Friday 1 May 2015

Setting up an ADFS proxy for use with a claims-aware website

ADFS simply put allows claim-aware applications (for example a website) to authenticate via a claim - otherwise refered to as a Single Sign On (SSO).

Separate AD organizations which have a federated trust between them can take advantage of ADFS - allowing users in different domains to access claim-aware services in other domains.

The advantage of this type of authentication is that you do not require separate credentials or have the need to sign on again.

ADFS itself is used to authenticate against active directory - being used to validate claims made by users.

You can also use an ADFS proxy that's purpose is to act as a reverse proxy for ADFS in environments such as DMZ's which are exposed to external networks.

The diagram below (from TechNet) demonstrates how ADFS works internally:

and the following demonstrates how an external user would access a claims-aware application (with the use of a ADFS proxy):

In this scenario we will be setting up a website that will be claims-aware (AKA Claims-aware agent) - referred to as a 'relying party' of ADFS in the contoso domain and which users from an external domain (which has a federated trust in place) will access via an ADFS proxy as illustrated below:

Active Directory is referred to as the 'Claims Provider' as it is the source of all of the claims.

ADFS is known as the 'Secure Token Service' as it provides the 'relying party' with a token that contains identity information and claims about the authenticated user.

In order to setup a website for use with ADFS we must firstly configure IIS and ADFS as follows.

So lets firstly install a DC and also install the Active Directory Certificate Services Role (Enterprise Mode) and Active Directory Federation Services role on it.

We should firstly setup our enterprise CA (along with Certificate Authority Web Enrollment). We should go to the Certificate Authority snapin >> Right-hand click Certificate Templates >> Manage >> Duplicate the 'Computer' template.

Name: ADFS Server
Security: Add our ADFS server to be. Ensure 'Full Control' and 'Enroll' are ticked.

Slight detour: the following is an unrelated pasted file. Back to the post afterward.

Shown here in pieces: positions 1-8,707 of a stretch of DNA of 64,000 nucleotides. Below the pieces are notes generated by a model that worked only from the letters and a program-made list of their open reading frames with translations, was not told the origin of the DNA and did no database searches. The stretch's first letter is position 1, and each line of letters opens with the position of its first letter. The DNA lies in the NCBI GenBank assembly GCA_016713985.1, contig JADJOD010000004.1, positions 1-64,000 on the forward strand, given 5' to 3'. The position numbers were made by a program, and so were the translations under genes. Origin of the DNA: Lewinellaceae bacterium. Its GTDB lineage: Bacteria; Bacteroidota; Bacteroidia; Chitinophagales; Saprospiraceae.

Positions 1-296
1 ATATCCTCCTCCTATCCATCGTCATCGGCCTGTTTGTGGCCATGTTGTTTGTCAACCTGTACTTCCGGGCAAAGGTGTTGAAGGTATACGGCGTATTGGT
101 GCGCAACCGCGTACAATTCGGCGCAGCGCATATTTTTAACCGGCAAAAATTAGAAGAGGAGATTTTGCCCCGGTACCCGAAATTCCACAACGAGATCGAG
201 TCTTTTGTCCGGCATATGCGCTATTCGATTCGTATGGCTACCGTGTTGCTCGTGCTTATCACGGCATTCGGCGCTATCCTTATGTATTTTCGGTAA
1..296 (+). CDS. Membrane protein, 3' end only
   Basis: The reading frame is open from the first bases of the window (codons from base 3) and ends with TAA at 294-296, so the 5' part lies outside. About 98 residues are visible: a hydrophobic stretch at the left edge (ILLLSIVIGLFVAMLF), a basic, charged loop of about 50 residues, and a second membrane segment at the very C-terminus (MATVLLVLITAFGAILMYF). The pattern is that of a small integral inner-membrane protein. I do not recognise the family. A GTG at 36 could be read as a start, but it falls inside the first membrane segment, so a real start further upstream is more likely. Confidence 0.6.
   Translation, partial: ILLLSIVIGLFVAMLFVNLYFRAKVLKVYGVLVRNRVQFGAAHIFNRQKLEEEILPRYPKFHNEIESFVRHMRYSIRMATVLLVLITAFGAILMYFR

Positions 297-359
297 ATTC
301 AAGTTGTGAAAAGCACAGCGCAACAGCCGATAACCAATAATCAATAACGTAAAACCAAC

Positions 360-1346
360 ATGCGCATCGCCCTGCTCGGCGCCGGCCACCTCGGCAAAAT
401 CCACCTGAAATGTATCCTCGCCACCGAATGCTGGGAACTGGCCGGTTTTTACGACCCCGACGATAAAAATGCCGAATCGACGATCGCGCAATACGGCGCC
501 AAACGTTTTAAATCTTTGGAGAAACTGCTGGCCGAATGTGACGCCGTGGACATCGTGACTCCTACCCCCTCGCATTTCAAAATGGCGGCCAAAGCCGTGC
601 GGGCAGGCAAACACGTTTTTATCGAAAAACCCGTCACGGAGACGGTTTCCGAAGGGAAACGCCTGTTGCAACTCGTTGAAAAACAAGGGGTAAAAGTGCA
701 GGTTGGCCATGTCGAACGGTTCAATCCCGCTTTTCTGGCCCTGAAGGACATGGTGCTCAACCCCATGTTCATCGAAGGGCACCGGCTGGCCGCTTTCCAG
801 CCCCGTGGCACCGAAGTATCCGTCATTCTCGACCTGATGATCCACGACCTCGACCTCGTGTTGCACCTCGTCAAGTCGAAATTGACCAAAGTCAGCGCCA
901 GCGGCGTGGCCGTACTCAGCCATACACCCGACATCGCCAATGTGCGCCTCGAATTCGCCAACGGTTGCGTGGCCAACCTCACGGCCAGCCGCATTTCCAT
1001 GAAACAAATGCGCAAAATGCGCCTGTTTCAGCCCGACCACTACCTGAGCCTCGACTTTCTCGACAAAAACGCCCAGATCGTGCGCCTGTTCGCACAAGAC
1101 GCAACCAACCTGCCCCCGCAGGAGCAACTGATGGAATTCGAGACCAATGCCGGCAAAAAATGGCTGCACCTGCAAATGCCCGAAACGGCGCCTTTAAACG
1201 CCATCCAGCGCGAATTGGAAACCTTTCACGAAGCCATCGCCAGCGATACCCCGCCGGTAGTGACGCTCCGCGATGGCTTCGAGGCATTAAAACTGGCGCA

Request Handling: Ensure 'Allow private key to be exported' is ticked.
Everything else should be left as its default!

Close down the Certificate Templates snapin and right-hand click on the "Certificate Templates" node again and select New >> 'Certificate Template to issue'  and select "ADFS Server" - we should proceed be making a new certificate request using the ADFS Server template and export it (along with it's private key) to file.

After ADFS has been installed we will need to proceed with the post-installation configuration: Select "Create the first federation server in a farm" >> Select the certificated prior >> Federation Service Display Name: Contoso >> Specify the service account and database settings. Important: Ensure that the service name is NOT the same as any of the servers in the farm otherwise this will cause duplicate SPNs and kerberos authentication will not work properly. e.g. and also add an A record in for it!

We should now create an additional VM called 'WEB01' which will be the relying party application - fortunetly a user named dgreg ( has put together a script that will automatically setup a ADFS enabled website for us to play with:

Although we should ensure script signing has been temporarily disabled before attempting to run it!

So on WEB01 we execute something like:

.\deploy-testsite -SourcePath "C:\path\to\download" -SiteName ADFSTest -ADFSServer "" -AppFQDN ""

** Very important - you should choose a different hostname for your ADFS enabled application than the server that hosts the web server! **

We should also add a DNS entry for our app e.g.

(Where source path represents the location of the website within

We should replace the SSL certificate (generated by the script) as it is self signed - instead we should request a certificate via our CA and replace it in IIS.

We should now configure a relying party trust from the ADFS console: ADFS snapin >> Trust Relationships >> Right-hand click 'Relying Party Trusts' and select 'Add Relying Party Trust...'. Here you will select federation metadata (allows automatic service configuration - basically defining how the application and ADFS should communicate with each other) e.g.:

If you get any errors ensure you can reach the URL within the local machines Internet Explorer and ensure there are no certificate / SSL trust errors!

Follow through the rest of the wizard, for this lab the default settings should suffice.

We can finally test out work and make sure ASFS is working by checking the website from a client machine on the domain e.g.:

You should be able to login with your credentials - if so ADFS is setup and configured correctly. Although if you receive the following message it is likely that ADFS has been misconfigured:

An error occurred. Contact your administrator for more information.

I also got a HTTP Error 400 - Bad Request - long story short this was because the SPN was NOT set for ADFS - even though this should have been performed automatically during the ADFS setup wizard. So instead I manually created and assigned a new service account and set the SPN like follows:

 - Reconfigure ADFS - i.e. uninstall and resinstall the role and running the post-configuration wizard again specifying the newly created service account this time.
- Ensure the service account has the proper SPN set: setspn -a host/ adfs-service-account

Part two (coming soon) will conclude how to setup the ADFS proxy


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